illustrated in Figure 1.


Figure 1: Basic off-gas system layout

A brief description of the gas cleaning system at each furnace is:
Each furnace is designed with a semi-closed hood with adjustable doors to vary the
amount of dilution air. Each hood is extracted via an off-gas duct to a set of cyclones
(6-off at each gas cleaning system), where coarse particles and sparks are captured.
A tapping fume fan serves to extract fumes generated at the furnace taphole. The tie-in
point is on the emergency stack.
Two ambient air dilution dampers are located, before the cyclone bank and the bag
house to protect off-gas ducting and bags in the event of over-temperature.
The bag house fitted with ePTFE membrane bags comprising of 12 compartments
serves to remove particulate from the gas stream.
Two fans after the baghouse propel gas through the system, followed by a stack to
ensure adequate gas dispersion.

The baghouse compartments are cleaned by a reverse air fan, which extracts gas from the
main fan inlet and reverses air flow through one compartment at a time.

3.2 FURNACE OPERATING BASE DATA
Both furnaces 63 and 64 are identical electric arc furnaces producing FeSi75% with an
energy rating of 20.9 MW and a total material feed rate of 9.53 ton/hr. The gas cleaning
design catered for feed mixes with large variations in the ratio of coke to coal reductants.

The coal used is very reactive, with a high percentage of volatiles (up to 46%), when
compared to more expensive reductants like coke. The volatiles do not contribute to the fixed
carbon requirements of the reduction process and combust on top of the furnace bed leading
to higher off-gas energies and volumes.

3.3 DESIGN CRITERIA AND ASSUMPTIONS
The off-gas temperature must be designed to be within set limits; the upper limit is set to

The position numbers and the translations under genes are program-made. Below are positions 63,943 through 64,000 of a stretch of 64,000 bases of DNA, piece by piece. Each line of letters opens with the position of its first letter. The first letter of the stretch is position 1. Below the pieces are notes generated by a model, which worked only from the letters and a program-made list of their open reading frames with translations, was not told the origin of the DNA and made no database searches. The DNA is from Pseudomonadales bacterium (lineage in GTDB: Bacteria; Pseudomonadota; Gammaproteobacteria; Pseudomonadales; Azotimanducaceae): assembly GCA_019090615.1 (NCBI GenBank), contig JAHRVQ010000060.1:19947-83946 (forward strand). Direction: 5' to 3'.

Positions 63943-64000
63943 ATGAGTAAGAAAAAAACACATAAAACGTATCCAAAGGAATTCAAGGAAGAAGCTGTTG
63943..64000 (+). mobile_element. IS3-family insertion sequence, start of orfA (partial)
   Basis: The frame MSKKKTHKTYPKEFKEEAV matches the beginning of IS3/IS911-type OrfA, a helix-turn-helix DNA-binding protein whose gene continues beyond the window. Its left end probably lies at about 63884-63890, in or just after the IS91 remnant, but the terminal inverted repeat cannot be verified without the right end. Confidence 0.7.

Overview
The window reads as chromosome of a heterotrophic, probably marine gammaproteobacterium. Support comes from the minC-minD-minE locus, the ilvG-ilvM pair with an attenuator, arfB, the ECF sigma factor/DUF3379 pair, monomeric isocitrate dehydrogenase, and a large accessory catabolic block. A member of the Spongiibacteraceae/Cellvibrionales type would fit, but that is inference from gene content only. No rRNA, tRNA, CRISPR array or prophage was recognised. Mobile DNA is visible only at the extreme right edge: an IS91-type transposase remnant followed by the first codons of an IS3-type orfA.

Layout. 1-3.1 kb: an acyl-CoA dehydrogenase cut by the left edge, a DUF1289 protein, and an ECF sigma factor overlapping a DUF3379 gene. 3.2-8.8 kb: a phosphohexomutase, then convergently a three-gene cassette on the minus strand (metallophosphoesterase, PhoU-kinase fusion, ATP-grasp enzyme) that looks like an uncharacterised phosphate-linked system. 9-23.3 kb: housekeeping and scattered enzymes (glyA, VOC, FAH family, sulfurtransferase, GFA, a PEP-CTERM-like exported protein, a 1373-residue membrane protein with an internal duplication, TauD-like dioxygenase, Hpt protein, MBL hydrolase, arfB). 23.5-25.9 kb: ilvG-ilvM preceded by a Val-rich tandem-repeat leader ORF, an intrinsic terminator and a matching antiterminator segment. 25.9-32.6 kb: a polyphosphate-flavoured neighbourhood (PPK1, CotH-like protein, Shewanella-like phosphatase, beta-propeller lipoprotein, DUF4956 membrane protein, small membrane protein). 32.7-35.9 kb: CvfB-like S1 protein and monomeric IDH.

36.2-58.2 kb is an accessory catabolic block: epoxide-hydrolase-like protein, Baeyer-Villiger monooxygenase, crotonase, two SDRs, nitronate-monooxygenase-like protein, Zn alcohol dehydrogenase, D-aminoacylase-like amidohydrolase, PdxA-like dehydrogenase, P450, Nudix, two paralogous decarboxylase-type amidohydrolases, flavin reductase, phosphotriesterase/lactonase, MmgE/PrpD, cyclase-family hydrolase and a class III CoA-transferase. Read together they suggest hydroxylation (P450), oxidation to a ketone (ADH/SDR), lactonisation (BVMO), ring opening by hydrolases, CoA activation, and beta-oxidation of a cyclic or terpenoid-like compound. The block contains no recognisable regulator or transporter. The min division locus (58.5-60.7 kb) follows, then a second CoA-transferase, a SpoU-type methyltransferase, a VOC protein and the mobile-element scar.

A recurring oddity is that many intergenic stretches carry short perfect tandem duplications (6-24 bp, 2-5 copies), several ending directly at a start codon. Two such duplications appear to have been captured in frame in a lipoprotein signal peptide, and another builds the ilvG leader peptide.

protect the furnace hood, off-gas ducting and the bags, whilst the lower temperature is
governed by the specific acid dew point of the gas. At the design off-gas volume the furnace
hood temperature must be below 450 C and baghouse inlet temperature has to be kept below
260 C and above the specific acid dew point of the gas. Under design conditions both fans
are operating against a damper opening of 60 % and can be varied according to furnace and
ambient conditions.

In reality, one finds that temperatures measured on site differ from modelling calculation
values in that furnace hood temperatures tend to be a bit higher, caused by radiation heat. In-
leakage of ambient air along the off-gas system also causes furnace hood temperatures to be
still higher (less gas is actually extracted from the furnace) while reducing the baghouse inlet
temperature (further dilution air is introduced by in-leakage).

Ambient temperatures varying from +40C in summer to -54C in winter were catered for by
installation of two fans, which allowed significant flexibility in the furnace extraction flow
rates.

3.4 OFF-GAS ESTIMATION RESULTS
The off-gas estimation results for both furnaces are shown in Table 1 for results with both the
tapping fume fan on and with the tapping fume fan off. When the tapping fan is on, less
dilution air will be extracted at the furnace leading to higher off-gas temperatures at a
reduced extraction volume at the furnaces, but the same baghouse volumes and temperatures.
Table 1: Off-gas estimation results
Parameter Unit Tapping fan on Tapping fan off
Furnace power MW 20.88 20.88
Reaction gas kg/h 8 440 8 440
Furnace off-gas temperature C 340 300
Furnace off-gas volume Am
3
/h 574 000 622 000
Normalised volume Nm
3
/h 245 000 283 000
Tapping fume volume Am
3
/h 50 000 -
Baghouse inlet temperature C 230 230
Baghouse volume Am
3
/h 550 000 550 000
X-Factor - 1.37 1.37

The furnace off-gas temperature and baghouse inlet temperatures for varying off-gas volumes
are displayed in Figure 2 for both conditions where the tapping fume fan is on and off. The
baghouse temperature line can be seen as the process extraction requirement i.e. at what
baghouse normalised volume is the process constraint of maximum baghouse inlet
temperature reached.













Figure 2: Off-gas model prediction with tapping fume fan on (Left) and off (right)

3.5 CYCLONE DESIGN
Silica fume (SiO
2
) collected at the baghouse can be sold at a premium if the purity of the
product is high enough. The cyclones are installed to remove any furnace feed material carry-
over that reduces the purity of the baghouse dust. In addition the very reactive coals can in
some cases cause hopper combustion, which is prevented by pre-collection.

The off-gas systems for furnaces 63 and 64 contain six cyclones each, situated between the
furnace and the bag house filter. The cyclone operating parameters are displayed in Table 2.

Table 2: Cyclone operating parameters
Parameter Units Value